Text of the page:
Students in an advanced American Sign Language (ASL) class offered by the Deaf-Hearing Communication Center based in Swarthmore, PA took turns acting out and signing the short and apparently humorous scenarios they chanced to pick out of a paper bag held by their teacher. Chestnut Hill branch of the Free Library of Philadelphia. Watch video here.
A tall chain-link fence recently appeared dividing the narrow walkway between two buildings on Germantown Avenue in the posh Chestnut Hill shopping district in northwest Philadelphia. And now, next to it a sign that reads "Snowden's Spite Fence." George Hobe says the fence went up between his antiques store and a building owned by Richard Snowden/ Bowman Properties after Hobe refused to sell his building to Snowden. Hobe maintains the walkway has long been a public thoroughfare, that the fence is illegal and that the Philadelphia Department of Licenses and Inspections has not addressed complaints against the fence. During our interview Hobe retrieved a working Monopoly boardgame from inside his store called "The Game of Chestnut Hill." Snowden, who owns a large and ever growing proportion of the properties along the corridor, is presumably the inspiration for the unique Chestnut Hill version of Monopoly. Watch video interview here.
Your correspondent volunteered for a week cleaning dishes and bathhouses at the Audubon Society Camp on Hog Island off of Bremen, Maine. He collected an old glass bottle encrusted with barnacles and these stories. See photo slideshow here.
A large aquarium in the lab building of Hog Island affords a micro view of aquatic life in coastal Maine’s tidal pools. Off the pier, swaying mats of seaweed. Watch video here.
“Puffin” Pete Salmansohn, Project Puffin outreach coordinator and director of Hog Island Educators week, describes how puffins were saved from near extermination from the Maine Coast on a boat trip out to Eastern Egg Rock Island where island sitters carefully monitor and study them. Along the way, seals sunning themselves on a small island, produce whoops and hollers among the day-trippers as they dive into the water toward the boat to investigate or perhaps be fed? Watch video here.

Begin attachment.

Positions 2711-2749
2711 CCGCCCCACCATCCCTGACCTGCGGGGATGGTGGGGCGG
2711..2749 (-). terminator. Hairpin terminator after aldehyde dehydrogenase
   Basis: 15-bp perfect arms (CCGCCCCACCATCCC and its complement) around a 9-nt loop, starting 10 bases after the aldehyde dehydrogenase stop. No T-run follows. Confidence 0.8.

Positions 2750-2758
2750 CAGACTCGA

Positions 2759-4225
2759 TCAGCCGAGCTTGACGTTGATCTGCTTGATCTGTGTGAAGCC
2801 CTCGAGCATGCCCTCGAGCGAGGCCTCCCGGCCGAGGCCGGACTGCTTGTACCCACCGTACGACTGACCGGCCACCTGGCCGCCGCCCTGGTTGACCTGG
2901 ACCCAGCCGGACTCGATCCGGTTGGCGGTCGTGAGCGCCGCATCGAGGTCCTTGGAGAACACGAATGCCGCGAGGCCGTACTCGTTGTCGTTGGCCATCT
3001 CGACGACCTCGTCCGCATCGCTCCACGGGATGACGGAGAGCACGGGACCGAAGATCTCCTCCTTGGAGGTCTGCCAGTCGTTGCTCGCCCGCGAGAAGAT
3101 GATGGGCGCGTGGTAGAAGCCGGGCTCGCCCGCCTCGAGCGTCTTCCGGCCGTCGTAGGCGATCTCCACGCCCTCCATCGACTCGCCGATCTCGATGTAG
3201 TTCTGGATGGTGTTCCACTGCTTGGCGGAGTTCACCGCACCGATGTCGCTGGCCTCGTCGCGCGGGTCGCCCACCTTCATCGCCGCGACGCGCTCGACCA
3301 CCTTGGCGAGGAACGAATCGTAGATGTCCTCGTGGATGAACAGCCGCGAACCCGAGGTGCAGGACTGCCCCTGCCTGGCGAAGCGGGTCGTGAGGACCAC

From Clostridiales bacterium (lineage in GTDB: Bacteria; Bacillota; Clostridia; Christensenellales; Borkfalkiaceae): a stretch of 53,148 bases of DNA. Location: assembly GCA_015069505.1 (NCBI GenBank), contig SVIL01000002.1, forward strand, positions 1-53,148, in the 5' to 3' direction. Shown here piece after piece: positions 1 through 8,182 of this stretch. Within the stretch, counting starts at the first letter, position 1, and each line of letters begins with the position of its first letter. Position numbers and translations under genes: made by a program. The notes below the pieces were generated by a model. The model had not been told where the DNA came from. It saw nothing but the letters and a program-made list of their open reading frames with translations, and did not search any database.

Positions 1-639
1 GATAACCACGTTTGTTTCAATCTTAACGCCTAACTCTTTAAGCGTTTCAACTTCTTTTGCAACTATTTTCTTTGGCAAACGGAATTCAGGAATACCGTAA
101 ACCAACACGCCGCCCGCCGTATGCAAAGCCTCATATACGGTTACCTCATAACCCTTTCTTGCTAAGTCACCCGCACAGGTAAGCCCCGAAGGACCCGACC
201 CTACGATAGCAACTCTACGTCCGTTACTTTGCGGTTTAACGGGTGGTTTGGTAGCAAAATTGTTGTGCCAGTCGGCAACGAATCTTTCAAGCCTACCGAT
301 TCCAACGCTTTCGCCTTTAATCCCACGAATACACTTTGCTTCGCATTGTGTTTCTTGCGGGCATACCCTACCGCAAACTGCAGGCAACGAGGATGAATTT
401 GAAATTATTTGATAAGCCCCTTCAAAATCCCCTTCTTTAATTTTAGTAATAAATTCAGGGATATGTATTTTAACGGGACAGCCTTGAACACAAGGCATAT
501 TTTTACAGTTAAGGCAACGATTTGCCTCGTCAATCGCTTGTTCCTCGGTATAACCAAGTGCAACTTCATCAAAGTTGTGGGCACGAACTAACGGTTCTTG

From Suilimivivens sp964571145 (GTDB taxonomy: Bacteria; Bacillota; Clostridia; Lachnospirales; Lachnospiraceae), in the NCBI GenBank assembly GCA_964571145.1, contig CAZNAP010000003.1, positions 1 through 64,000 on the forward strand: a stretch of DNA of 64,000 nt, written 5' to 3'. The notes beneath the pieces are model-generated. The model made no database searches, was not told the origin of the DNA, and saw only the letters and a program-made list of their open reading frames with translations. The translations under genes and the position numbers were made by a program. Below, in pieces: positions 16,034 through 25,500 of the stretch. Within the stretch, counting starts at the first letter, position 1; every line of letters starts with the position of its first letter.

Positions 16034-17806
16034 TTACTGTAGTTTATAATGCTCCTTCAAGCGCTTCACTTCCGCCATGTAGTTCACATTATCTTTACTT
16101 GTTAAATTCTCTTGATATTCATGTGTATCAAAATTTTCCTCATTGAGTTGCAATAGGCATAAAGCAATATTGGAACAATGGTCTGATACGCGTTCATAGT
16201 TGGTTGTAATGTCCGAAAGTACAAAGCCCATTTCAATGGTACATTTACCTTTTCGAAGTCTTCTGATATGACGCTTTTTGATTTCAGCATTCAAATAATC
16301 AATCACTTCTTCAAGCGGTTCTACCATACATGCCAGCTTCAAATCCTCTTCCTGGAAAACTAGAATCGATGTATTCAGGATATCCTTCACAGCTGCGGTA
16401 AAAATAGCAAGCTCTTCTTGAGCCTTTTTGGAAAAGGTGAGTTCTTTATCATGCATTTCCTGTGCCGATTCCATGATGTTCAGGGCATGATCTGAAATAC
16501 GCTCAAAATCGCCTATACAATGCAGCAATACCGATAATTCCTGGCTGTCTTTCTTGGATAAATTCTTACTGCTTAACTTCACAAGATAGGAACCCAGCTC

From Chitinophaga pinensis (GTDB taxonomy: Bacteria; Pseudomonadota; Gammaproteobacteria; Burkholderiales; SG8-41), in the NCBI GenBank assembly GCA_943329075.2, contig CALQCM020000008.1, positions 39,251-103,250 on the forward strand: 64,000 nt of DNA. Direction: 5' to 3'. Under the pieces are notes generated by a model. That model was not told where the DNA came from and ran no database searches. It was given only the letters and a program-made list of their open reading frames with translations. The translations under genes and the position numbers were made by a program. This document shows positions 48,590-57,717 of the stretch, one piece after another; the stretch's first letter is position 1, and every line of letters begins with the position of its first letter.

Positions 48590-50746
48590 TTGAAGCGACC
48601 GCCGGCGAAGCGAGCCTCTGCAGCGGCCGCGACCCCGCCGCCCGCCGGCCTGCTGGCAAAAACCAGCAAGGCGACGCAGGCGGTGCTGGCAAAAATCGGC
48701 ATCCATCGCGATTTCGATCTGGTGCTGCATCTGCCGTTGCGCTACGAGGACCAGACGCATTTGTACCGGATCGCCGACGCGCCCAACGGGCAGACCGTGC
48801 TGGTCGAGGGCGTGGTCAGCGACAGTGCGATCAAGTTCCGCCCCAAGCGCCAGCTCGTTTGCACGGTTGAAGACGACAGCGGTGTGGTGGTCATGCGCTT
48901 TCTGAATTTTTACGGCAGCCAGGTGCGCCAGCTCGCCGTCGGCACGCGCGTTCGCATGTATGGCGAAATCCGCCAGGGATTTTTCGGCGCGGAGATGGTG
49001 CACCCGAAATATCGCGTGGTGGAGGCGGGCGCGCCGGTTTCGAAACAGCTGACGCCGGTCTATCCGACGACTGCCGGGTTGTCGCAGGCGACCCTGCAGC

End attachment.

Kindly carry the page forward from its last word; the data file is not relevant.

On Hog Island, early morning guided birding, a photographer and his camera level with the osprey nest, an osprey parent guarding two fledglings and later the same day foraying out and back. Watch video montage here.
“Seabird” Sue Schubel, Project Puffin Outreach Instructor and Hog Island Camp Coordinator, puts the finishing touches on a large batch of cream “puffins.” They will be served to oohs and ahs and camera flashes at the conclusion of the farewell lobster dinner for Educators week. The confectionary puffins, like their living counterparts, Schubel says, could be either male or female, as they look the same. Their breeding plumage, bright orange bills, mark them as mature adults. Watch video here.
Susan Spitzer Williams, a career guidance specialist participating in Educators Week on Hog Island, seen here rushing to get her camera to the photogapher and back in place for a group shot. In the video, she pauses before swimming to share one of the many ways in which she is superior to her dear older brother, Nick Spitzer, host of the widely syndicated, public radio program, “American Routes.” For one, she met and played pool with Muddy Waters and he didn’t. Watch video here.
A short, live action, instructional video for kitchen volunteers at the Hog Island camp on how to use the Hobart 4 sided, hood mounted, pass through, commercial dishwasher. Watch video here.
She’s been skinning road kill, preparing pelts, skull specimens and mounts for museums for some time but this was Carolyn Zaino’s first beaver. Discovered by a couple Hog Island staffers, the road kill became the object of Zaino’s artistry and industry in between stints in the Hog Island kitchen. Zaino is nonplussed by the gore and gruesomeness of her vocation as befits the pathologist’s daughter for whom, as a child, the hearts, lungs and brains in her father’s lab were naturally things of wonder. Her work lets her give these animals “another life” and educate people about them. Watch short video here. Watch full-length video here.
Horses, riders and spectators got in the Halloween spirit on Sunday at the Northwestern Stables Haunted Horses Costume Parade and Open House.
Your correspondent observed the third round of parade competition and these were the results: Yasmin and her horse Cinnamon took the “Hilarious” prize for their superhero outfits. The “Crafty” award went to Emma and her horse Rooster for their piñata theme. Terri and Splash, (horse and rider, respectively) won the “Couple” prize for their Indian pony getup. “Most Original” went to Sal Pagen and his horse Cofrey who were costumed as an Indian chief and his warhorse. PJ Sedgwick and son Ellis Uhl were the “Most Funny” with horse Baxter as Goldilocks and the three bears. And for their fruity theme “Fruit of the Loom”, Kristen Bowmen Kavanagh’s family captured both the “Group” prize and “All-around Best.”